Grim Sleeper jury to hear testimony from earliest known victim

Thursday, May 26, 2016
Grim Sleeper jury to hear testimony from earliest known victim
A German woman is expected to tell the "Grim Sleeper" jury about being gang-raped by Lonnie Franklin Jr. and two other U.S. Army privates in 1974.

LOS ANGELES (KABC) -- Traveling nearly 6,000 miles from Germany, a woman appeared in court Thursday preparing to tell her story to the Grim Sleeper jury Friday as it considers whether to put the convicted serial killer to death.

The woman, referred to as Ingrid W. to protect her identity, is the earliest known victim of Lonnie Franklin Jr., nicknamed the Grim Sleeper. Prosecutors, who are asking that Franklin be put to death, obtained her cooperation to show the jury more of Franklin's history.

Ingrid has told LAPD investigators that in April 1974, Franklin and two other Army privates raped her, after grabbing her off a street, forcing her into a vehicle, and driving her to a field near Ludwigsburg north of Stuttgart, site of many U.S. military outposts during the Cold War.

A German court convicted and imprisoned Franklin and his buddies for raping Ingrid at knifepoint. According to Franklin's defense attorney, who has reviewed the records, the findings of the German three-judge panel were accepted by the U.S. Army, which gave Franklin a general discharge.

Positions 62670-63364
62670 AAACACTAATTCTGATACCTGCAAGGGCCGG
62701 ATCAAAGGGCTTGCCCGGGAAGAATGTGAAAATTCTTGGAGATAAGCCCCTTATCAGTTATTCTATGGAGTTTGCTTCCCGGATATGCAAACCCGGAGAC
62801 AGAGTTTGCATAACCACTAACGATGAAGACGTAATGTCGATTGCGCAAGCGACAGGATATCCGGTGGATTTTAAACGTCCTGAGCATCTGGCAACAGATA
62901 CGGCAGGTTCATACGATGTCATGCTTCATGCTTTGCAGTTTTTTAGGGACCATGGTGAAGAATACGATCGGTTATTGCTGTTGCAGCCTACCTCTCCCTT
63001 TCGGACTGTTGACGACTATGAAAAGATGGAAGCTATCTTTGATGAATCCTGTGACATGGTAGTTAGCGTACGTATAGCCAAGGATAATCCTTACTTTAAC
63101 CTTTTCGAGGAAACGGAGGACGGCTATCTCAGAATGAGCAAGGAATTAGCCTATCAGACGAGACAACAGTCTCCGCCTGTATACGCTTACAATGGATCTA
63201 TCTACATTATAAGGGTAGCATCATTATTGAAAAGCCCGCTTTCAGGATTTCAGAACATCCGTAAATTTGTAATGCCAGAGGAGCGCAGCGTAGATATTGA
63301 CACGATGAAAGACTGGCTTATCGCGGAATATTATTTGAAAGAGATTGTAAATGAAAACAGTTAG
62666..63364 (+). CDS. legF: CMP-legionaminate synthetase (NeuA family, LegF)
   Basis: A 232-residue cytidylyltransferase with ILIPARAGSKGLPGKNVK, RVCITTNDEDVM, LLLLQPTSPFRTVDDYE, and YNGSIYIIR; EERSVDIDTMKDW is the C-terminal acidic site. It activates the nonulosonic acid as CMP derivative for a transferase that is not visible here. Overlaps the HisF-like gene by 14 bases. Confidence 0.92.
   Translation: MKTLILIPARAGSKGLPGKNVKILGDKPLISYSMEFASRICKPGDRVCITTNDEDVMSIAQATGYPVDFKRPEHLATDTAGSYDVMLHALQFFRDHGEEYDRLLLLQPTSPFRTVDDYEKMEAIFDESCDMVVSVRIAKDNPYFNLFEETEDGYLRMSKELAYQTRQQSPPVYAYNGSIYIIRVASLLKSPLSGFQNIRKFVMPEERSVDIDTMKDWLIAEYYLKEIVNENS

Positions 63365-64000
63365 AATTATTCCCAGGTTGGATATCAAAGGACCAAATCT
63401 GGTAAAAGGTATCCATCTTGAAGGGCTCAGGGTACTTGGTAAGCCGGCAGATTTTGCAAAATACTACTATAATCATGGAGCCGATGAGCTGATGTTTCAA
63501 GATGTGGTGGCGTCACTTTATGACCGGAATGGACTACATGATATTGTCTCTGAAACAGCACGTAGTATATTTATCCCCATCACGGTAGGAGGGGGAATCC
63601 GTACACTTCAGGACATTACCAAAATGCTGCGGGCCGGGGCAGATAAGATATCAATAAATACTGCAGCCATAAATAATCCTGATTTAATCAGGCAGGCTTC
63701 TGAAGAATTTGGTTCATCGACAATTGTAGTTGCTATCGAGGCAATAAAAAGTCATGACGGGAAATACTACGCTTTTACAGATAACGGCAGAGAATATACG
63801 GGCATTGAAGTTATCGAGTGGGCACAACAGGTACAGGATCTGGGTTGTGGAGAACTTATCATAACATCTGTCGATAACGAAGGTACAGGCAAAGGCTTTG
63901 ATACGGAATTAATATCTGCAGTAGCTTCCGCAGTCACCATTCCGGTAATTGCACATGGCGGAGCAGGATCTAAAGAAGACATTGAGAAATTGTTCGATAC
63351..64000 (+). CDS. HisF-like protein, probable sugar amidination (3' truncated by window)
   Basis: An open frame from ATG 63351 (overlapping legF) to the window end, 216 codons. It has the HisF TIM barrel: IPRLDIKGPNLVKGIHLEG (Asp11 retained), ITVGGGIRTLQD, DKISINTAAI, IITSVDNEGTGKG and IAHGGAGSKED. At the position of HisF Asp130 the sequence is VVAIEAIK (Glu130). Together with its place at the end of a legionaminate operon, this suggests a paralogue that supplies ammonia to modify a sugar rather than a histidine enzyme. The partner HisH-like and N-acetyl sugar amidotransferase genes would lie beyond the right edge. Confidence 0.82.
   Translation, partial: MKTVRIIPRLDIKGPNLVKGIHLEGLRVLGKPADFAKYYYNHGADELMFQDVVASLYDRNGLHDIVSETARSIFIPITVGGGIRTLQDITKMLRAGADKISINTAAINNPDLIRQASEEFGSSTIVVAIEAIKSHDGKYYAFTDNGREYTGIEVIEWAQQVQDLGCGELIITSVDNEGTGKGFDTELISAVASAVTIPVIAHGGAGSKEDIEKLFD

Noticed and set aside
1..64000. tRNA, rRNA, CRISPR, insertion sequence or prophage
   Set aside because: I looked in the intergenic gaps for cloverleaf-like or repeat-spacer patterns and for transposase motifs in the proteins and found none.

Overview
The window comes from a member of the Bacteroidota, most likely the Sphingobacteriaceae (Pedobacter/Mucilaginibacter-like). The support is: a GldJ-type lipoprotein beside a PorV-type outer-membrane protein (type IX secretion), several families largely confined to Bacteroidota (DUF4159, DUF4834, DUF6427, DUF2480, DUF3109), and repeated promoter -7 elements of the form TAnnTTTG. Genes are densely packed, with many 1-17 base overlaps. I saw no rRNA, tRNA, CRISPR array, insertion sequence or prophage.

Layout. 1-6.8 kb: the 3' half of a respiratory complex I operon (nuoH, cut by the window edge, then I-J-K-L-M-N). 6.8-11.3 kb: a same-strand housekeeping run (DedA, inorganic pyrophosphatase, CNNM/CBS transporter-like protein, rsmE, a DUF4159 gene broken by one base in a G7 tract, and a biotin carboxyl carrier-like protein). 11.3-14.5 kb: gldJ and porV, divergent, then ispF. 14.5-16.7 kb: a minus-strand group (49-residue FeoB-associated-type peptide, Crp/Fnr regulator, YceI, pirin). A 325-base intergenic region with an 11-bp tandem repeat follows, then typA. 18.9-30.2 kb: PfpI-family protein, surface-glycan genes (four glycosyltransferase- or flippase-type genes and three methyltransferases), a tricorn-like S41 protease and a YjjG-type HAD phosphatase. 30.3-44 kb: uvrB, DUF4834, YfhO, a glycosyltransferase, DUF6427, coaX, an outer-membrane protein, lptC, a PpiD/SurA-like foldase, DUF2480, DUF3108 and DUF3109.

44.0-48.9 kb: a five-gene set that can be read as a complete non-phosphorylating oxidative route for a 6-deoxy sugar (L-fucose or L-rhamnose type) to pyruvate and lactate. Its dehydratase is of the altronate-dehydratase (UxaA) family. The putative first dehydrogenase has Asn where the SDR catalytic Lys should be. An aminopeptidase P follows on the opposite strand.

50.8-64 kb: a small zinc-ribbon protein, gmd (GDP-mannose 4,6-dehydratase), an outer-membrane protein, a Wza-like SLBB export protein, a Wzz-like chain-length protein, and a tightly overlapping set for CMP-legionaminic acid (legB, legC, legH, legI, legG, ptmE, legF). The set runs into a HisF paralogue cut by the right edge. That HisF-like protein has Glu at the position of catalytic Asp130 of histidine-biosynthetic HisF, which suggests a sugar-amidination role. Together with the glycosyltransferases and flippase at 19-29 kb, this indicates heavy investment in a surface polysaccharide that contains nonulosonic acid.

"The German court was sentencing him to prison. It made more sense for the military to discharge him and for him to be punished by the German court system," defense attorney Seymour Amster said.

Prosecutor Beth Silverman has told the jury about a striking similarity between the 1974 attack and Franklin's later crimes.

He and his Army buddies took pictures of their helpless 17-year-old victim, she said.

At Franklin's home 36 years later, investigators found thousands of snapshots. Some were women whose bodies were later found dumped in South LA, officials said. Some appear to be dead in the photos. Thirty-two remain unidentified.

Amster said the jury must consider another element to the attack in Germany: Other individuals were involved. The defense theory is that other people also played a hand in the Grim Sleeper murders.

"That will be the issue that's most looked at by the appellate court," Amster said. "If they find a question mark that he was not the sole actual killer, then everything we have done is potentially reversed."

Three other family members of victims are also expected to testify during the penalty phase. The prosecution is expected to rest its case in the penalty phase as early as Friday and the defense will make its case next week.